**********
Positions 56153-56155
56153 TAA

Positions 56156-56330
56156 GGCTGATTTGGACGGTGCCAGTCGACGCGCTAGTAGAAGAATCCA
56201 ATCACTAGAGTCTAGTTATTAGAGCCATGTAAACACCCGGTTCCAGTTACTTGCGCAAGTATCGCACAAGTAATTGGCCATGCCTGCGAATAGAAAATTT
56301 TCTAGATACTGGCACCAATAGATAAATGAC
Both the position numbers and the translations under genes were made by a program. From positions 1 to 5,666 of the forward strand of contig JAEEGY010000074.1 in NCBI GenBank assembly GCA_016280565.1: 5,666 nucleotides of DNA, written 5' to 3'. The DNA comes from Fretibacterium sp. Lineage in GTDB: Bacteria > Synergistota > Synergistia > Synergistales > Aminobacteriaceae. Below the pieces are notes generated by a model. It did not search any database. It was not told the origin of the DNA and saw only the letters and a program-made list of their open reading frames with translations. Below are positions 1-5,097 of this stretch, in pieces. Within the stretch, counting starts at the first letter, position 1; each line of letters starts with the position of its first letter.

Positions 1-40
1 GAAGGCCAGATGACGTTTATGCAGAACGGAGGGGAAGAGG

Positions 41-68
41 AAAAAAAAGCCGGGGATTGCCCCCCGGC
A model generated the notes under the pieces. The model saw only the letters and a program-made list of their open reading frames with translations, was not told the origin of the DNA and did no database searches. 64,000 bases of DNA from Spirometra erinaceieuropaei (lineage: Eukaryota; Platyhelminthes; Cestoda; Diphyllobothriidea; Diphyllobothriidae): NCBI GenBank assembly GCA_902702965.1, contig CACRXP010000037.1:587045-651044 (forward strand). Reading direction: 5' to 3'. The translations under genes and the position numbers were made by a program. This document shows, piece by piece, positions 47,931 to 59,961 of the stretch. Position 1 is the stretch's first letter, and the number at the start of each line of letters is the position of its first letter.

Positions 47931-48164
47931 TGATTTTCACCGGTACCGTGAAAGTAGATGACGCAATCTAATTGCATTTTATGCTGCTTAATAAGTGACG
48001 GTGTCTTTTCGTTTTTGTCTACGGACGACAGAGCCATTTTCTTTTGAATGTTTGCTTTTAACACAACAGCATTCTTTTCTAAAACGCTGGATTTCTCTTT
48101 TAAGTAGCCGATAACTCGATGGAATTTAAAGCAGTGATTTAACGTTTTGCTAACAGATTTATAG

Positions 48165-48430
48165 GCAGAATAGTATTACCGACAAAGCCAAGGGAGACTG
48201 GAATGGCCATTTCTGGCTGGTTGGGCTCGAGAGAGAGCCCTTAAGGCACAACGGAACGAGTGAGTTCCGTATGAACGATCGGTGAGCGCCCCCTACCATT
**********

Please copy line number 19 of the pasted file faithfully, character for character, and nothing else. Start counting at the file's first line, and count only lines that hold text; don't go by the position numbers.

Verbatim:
48201 GAATGGCCATTTCTGGCTGGTTGGGCTCGAGAGAGAGCCCTTAAGGCACAACGGAACGAGTGAGTTCCGTATGAACGATCGGTGAGCGCCCCCTACCATT